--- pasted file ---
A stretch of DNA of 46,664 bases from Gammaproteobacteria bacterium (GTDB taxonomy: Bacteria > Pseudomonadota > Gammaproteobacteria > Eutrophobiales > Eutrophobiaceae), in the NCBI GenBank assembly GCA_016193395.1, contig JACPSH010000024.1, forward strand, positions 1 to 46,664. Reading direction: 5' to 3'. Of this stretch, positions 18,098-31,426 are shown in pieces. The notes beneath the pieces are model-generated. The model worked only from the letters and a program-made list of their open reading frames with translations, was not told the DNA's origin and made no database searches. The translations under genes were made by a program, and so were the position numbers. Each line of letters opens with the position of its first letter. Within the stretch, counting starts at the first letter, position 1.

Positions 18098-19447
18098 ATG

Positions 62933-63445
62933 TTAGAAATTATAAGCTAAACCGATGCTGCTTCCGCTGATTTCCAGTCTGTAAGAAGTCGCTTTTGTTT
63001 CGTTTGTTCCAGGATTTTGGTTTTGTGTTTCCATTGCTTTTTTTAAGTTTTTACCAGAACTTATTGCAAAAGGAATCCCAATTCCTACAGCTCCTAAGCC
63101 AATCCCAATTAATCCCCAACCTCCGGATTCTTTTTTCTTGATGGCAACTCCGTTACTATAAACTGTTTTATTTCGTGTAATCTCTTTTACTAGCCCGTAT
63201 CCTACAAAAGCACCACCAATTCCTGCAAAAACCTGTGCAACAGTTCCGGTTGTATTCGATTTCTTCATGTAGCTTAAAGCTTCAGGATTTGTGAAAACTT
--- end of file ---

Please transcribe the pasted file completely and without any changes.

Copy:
A stretch of DNA of 46,664 bases from Gammaproteobacteria bacterium (GTDB taxonomy: Bacteria > Pseudomonadota > Gammaproteobacteria > Eutrophobiales > Eutrophobiaceae), in the NCBI GenBank assembly GCA_016193395.1, contig JACPSH010000024.1, forward strand, positions 1 to 46,664. Reading direction: 5' to 3'. Of this stretch, positions 18,098-31,426 are shown in pieces. The notes beneath the pieces are model-generated. The model worked only from the letters and a program-made list of their open reading frames with translations, was not told the DNA's origin and made no database searches. The translations under genes were made by a program, and so were the position numbers. Each line of letters opens with the position of its first letter. Within the stretch, counting starts at the first letter, position 1.

Positions 18098-19447
18098 ATG

Positions 62933-63445
62933 TTAGAAATTATAAGCTAAACCGATGCTGCTTCCGCTGATTTCCAGTCTGTAAGAAGTCGCTTTTGTTT
63001 CGTTTGTTCCAGGATTTTGGTTTTGTGTTTCCATTGCTTTTTTTAAGTTTTTACCAGAACTTATTGCAAAAGGAATCCCAATTCCTACAGCTCCTAAGCC
63101 AATCCCAATTAATCCCCAACCTCCGGATTCTTTTTTCTTGATGGCAACTCCGTTACTATAAACTGTTTTATTTCGTGTAATCTCTTTTACTAGCCCGTAT
63201 CCTACAAAAGCACCACCAATTCCTGCAAAAACCTGTGCAACAGTTCCGGTTGTATTCGATTTCTTCATGTAGCTTAAAGCTTCAGGATTTGTGAAAACTT